On Friday, US stocks closed lower, as the S&P 500 and the Dow suffered their biggest percentage one-day drops in months. Pandemic-hit sectors fell sharply, after having gained from a reopening, when a new coronavirus variant was discovered. Worldwide authorities reacted with alarm to the new variant that was discovered in South Africa, with Britain and the European Union amongst those that tightened border controls, as researchers tried to determine if it is vaccine-resistant. There was a 10% fall in the shares of cruise operators, including Norwegian Cruise Line, Royal Caribbean Cruises and Carnival Corp. There was also a fall in shares of American Airlines, Delta Air Airlines and United Airlines.
There was a 6.45% fall in the NYSE Arca Airline index, which is its biggest one-day percentage drop after September 2020. A 2.04% drop in retailers kicked off the Black Friday holiday shopping season due to worries that the new COVID-19 variant would curb supply and depress store traffic. Selling was broad, as almost all S&P 500 sectors saw major declines of more than 1%, with the exception of healthcare. The latter just fell by 0.45%, as coronavirus vaccine maker Pfizer Inc. rose by 6.11% to reach a record high of $54, while Moderna Inc. climbed by 20.57%.
Market analysts said that it was déjà vu once more. There was a possibility that things could accelerate over the weekend. If the news is more concerning than good, then it is highly likely that people wouldn’t want to hold onto riskier assets by Monday morning. However, it is important to note that the sell-off may have been exaggerated because the trading volume was already thin due to the shortened session post the Thanksgiving holiday. There was a 2.53% drop in the Dow Jones Industrial Average, while the S&P 500 fell by 2.27%.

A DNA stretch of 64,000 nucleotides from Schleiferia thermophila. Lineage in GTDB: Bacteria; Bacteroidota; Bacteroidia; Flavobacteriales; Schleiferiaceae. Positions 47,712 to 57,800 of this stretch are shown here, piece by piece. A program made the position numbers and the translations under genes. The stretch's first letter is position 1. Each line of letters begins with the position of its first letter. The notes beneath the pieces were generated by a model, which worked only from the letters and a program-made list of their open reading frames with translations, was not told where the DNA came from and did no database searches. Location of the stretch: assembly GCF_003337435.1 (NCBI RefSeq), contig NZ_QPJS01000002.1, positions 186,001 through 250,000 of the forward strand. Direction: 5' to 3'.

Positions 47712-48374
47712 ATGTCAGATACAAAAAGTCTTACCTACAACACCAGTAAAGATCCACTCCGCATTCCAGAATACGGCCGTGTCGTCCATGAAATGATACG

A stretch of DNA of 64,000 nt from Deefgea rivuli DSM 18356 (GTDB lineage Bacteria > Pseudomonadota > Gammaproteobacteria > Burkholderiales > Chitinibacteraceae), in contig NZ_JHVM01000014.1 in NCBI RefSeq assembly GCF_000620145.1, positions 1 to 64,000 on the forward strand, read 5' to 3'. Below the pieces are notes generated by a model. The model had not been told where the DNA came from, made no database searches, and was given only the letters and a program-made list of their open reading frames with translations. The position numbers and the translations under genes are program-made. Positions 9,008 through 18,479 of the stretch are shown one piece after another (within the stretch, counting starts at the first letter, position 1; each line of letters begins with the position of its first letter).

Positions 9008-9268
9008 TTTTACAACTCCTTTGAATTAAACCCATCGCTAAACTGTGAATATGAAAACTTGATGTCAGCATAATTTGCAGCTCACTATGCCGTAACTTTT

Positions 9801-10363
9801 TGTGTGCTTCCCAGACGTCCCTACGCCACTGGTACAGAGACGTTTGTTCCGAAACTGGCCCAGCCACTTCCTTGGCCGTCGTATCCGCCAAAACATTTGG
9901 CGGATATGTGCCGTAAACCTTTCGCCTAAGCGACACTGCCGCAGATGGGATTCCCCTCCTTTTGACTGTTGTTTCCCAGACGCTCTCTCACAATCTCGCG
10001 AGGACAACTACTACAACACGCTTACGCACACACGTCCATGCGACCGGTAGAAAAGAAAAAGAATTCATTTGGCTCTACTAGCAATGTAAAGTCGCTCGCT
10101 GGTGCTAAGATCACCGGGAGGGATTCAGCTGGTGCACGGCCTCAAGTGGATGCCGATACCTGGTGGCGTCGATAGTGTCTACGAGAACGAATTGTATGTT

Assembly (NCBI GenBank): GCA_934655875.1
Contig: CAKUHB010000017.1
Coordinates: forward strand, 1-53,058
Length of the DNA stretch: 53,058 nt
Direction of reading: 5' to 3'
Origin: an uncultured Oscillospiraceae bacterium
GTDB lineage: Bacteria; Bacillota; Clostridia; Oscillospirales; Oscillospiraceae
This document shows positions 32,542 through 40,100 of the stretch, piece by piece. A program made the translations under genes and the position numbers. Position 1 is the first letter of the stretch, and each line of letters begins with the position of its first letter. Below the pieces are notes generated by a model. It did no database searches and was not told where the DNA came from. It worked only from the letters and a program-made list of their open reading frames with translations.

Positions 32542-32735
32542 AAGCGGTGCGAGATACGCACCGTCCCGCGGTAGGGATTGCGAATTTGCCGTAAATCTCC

There was also a 2.23% drop in the Nasdaq Composite. The Russell 2000 small-cap index that’s domestically focused declined by 3.67%. Both the small cap Russell index, as well as the S&P 500, posted their biggest percentage drops in a single day since February 25th of the year. There was also a decline of 3.87% in the S&P 500 banks index because investors dialed down expectations of faster interest rate hikes in the United States. The best performing sector this year had been energy and it dropped by 4%, which is its biggest fall in over eight months, due to crude prices falling by almost $10 per barrel.
The CBOE volatility index, which is often regarded as the fear gauge for Wall Street, reached its highest level after early March. There were some solid advanced reported in stocks that have become known as ‘stay-at-home’, such as Zoom Video Communications, Peloton Interactive and Netflix Inc. However, declining stocks still managed to outnumber the advancers on the Nasdaq and the NYSE by a 3.96-to-1 and 5.84-to-1 ratio, respectively. There were seven new 52-week highs, along with 23 new lows reported by the S&P 500, whereas there were 18 new highs and 334 lows reported by the Nasdaq Composite.